It was a surprisingly strong summer for tourism in Hollywood surprising because the area has no new attractions to lure visitors and its major draw, Hollywood Boulevard, is in the midst of a massive construction project.
According to hotel-industry research firm PKF Consulting, room rates and occupancy figures have been rising steadily in Hollywood particularly room rates, which are seeing a distinctive upward push as property values along the boulevard increase.
In June, the average daily room rate in Hollywood was up 15.4 percent over June 1999, according to PKF, while the average occupancy rate rose from 77 percent last year to 80 percent this year. The average cost of a Hollywood hotel room hit $89.78 in June. Figures for July are similar, with a 12.6 percent year-over-year jump in the average daily room rate.
According to the Los Angeles Convention and Visitors Bureau, tourism all over Los Angeles was up this summer, though final numbers aren't yet available. International arrivals at Los Angeles International Airport were up 10 percent this summer over last, and a preliminary estimate from the LACVB indicates that 24.7 million people visited L.A. this year, compared to 23.6 million last summer.
The months of June through August account for about 40 percent of the total annual tourist traffic to Los Angeles. According to the LACVB, the city's top five attractions are Universal Studios Hollywood, the Hollywood Walk of Fame, Rodeo Drive, Venice Beach and Mann's Chinese Theatre, in that order and because two of those five are on Hollywood Boulevard, that makes the street L.A.'s most popular tourist destination.
"We are having a banner year," said Tony Chawla, assistant manager of the Hollywood Roosevelt Hotel.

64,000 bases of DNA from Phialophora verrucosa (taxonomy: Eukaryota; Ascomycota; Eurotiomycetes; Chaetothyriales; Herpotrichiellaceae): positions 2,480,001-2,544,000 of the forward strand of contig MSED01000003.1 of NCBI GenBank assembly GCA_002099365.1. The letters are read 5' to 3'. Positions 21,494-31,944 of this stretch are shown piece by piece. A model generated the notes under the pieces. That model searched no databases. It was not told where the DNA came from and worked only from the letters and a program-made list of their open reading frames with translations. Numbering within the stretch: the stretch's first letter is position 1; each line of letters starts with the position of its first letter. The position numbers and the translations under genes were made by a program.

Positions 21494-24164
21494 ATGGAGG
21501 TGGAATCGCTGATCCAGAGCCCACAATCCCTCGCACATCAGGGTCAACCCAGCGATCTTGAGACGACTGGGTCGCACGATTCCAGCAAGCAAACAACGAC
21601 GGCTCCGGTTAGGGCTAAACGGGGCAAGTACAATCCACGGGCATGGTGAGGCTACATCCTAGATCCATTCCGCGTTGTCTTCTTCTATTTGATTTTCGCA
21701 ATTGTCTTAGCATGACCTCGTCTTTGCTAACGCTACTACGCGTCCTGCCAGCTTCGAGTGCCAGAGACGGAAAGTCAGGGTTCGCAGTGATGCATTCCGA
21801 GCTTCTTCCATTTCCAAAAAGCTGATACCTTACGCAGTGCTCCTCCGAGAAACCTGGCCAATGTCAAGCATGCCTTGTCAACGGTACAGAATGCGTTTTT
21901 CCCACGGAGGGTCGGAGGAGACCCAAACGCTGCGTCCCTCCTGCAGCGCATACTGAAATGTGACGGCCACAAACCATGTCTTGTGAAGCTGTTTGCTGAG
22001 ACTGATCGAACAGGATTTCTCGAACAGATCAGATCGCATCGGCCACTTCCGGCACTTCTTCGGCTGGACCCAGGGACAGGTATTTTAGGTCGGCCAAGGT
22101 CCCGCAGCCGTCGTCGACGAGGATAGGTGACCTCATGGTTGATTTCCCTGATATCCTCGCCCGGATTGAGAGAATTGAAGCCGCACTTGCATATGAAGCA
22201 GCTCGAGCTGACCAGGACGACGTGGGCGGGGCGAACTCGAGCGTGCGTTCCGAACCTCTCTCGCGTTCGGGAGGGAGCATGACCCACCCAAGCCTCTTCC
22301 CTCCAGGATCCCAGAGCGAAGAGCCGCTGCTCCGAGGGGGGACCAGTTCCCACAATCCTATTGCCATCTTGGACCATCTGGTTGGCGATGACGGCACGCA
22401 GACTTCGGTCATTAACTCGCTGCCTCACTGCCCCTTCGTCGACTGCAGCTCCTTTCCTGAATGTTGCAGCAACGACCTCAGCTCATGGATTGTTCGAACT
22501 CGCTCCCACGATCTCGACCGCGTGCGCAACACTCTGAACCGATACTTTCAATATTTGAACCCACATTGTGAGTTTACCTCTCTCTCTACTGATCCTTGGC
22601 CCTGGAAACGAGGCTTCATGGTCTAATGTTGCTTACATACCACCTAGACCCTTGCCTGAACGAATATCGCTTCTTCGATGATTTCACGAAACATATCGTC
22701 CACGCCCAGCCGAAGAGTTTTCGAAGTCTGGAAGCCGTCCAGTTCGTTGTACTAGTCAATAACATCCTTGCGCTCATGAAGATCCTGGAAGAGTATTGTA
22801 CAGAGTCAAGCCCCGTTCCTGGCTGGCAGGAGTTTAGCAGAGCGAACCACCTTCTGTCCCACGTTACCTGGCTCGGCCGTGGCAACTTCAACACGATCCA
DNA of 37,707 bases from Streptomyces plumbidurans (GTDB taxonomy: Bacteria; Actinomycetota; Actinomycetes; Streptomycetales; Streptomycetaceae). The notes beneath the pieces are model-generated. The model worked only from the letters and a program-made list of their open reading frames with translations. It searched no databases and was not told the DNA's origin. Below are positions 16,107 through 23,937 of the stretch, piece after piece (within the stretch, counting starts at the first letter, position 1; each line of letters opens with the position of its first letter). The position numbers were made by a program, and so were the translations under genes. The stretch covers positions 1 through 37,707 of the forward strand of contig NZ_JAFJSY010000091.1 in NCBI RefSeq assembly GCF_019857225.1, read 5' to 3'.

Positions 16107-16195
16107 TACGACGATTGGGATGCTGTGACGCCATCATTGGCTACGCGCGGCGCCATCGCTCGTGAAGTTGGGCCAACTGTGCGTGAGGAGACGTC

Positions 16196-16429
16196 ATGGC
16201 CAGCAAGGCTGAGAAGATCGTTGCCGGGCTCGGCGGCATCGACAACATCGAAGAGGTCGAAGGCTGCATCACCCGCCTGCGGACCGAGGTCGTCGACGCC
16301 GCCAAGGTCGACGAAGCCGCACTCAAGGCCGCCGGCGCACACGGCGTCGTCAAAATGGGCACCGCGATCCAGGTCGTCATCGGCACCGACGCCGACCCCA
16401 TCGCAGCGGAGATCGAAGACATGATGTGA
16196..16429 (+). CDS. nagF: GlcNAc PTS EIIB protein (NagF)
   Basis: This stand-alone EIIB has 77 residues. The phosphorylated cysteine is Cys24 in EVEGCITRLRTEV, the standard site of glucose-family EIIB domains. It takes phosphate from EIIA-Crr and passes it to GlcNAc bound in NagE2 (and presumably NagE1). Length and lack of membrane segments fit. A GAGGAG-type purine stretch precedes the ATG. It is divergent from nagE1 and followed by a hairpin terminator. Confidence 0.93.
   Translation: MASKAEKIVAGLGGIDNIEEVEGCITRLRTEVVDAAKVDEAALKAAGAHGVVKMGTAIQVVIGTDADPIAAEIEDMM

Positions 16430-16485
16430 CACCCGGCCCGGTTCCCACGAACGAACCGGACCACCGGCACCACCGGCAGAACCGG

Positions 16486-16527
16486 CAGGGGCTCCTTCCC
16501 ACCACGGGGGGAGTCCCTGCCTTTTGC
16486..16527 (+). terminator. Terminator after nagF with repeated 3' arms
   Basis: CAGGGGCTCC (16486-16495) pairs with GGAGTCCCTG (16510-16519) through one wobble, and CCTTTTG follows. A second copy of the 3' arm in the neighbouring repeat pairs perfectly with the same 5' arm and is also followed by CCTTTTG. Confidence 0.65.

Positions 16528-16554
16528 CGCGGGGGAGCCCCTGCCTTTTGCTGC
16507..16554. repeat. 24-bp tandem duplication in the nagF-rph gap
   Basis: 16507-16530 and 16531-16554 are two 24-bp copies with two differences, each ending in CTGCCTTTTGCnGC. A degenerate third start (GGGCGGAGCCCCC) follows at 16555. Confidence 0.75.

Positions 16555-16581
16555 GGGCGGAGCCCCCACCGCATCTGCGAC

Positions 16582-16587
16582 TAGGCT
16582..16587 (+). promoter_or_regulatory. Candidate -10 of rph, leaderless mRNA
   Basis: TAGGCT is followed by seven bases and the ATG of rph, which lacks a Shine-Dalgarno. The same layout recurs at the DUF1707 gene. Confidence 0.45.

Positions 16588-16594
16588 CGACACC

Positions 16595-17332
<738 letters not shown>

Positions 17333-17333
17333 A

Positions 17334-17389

Hollywood officials and observers point to a couple of factors for the summer's increase in tourism. First, there was the opening of the Red Line subway to Universal City and North Hollywood, making it easier for tourists to go from the Universal Studios attraction to the Walk of Fame while avoiding parking hassles. This made a particularly big difference because Universal Studios had a strong summer season.
"We had a good summer on both counts (at Universal Studios Hollywood and CityWalk). It was better than last year," said Universal spokesman Eliot Sekuler. He declined to give any figures on attendance at the theme park.
Second, there is all the publicity Hollywood has received in recent months for its ongoing revitalization. TrizecHahn Corp. started a developer stampede to the Hollywood Boulevard area when it began working on its massive Hollywood & Highland project, an entertainment mall that will contain the future theater for the Academy Awards. As other developers and buyers flocked to the area, property values have risen sharply and the media has been quick to report the renaissance.
All the press on Hollywood revitalization has added up to an infomercial for the area, said Michael Jimenez, vice president of public affairs with the Los Angeles Convention and Visitors Bureau.
As revitalization continues in Hollywood, landmarks like the Egyptian Theatre, which underwent a $15 million renovation, are drawing more people to the area. The theater, now owned by the American Cinematheque, is currently showing a 55-minute film called "Forever Hollywood" that has piqued the interest of locals as well as tourists.
Hotel-room prices and occupancy rates have risen sharply all over Los Angeles, but the rise can't necessarily be attributed to an increase in tourism. The Democratic National Convention in August inflated hotel numbers all over the city.
"It is hard to get a feel because we had the convention and that brought in a ton of people, and we were very busy. But I don't know if that scared away the average tourist," said John Duel of the LACVB. "We did project that this summer would be better than last, and we were running even or ahead of that projection."
Leron Gubler, president and chief executive of the Hollywood Chamber of Commerce, believes Hollywood will be a major hotel destination once new facilities are built and projects like TrizecHahn's renovation of the old Holiday Inn into a Renaissance Hotel are completed. "It is an indication that more people are staying in Hollywood and spending more money," he said.
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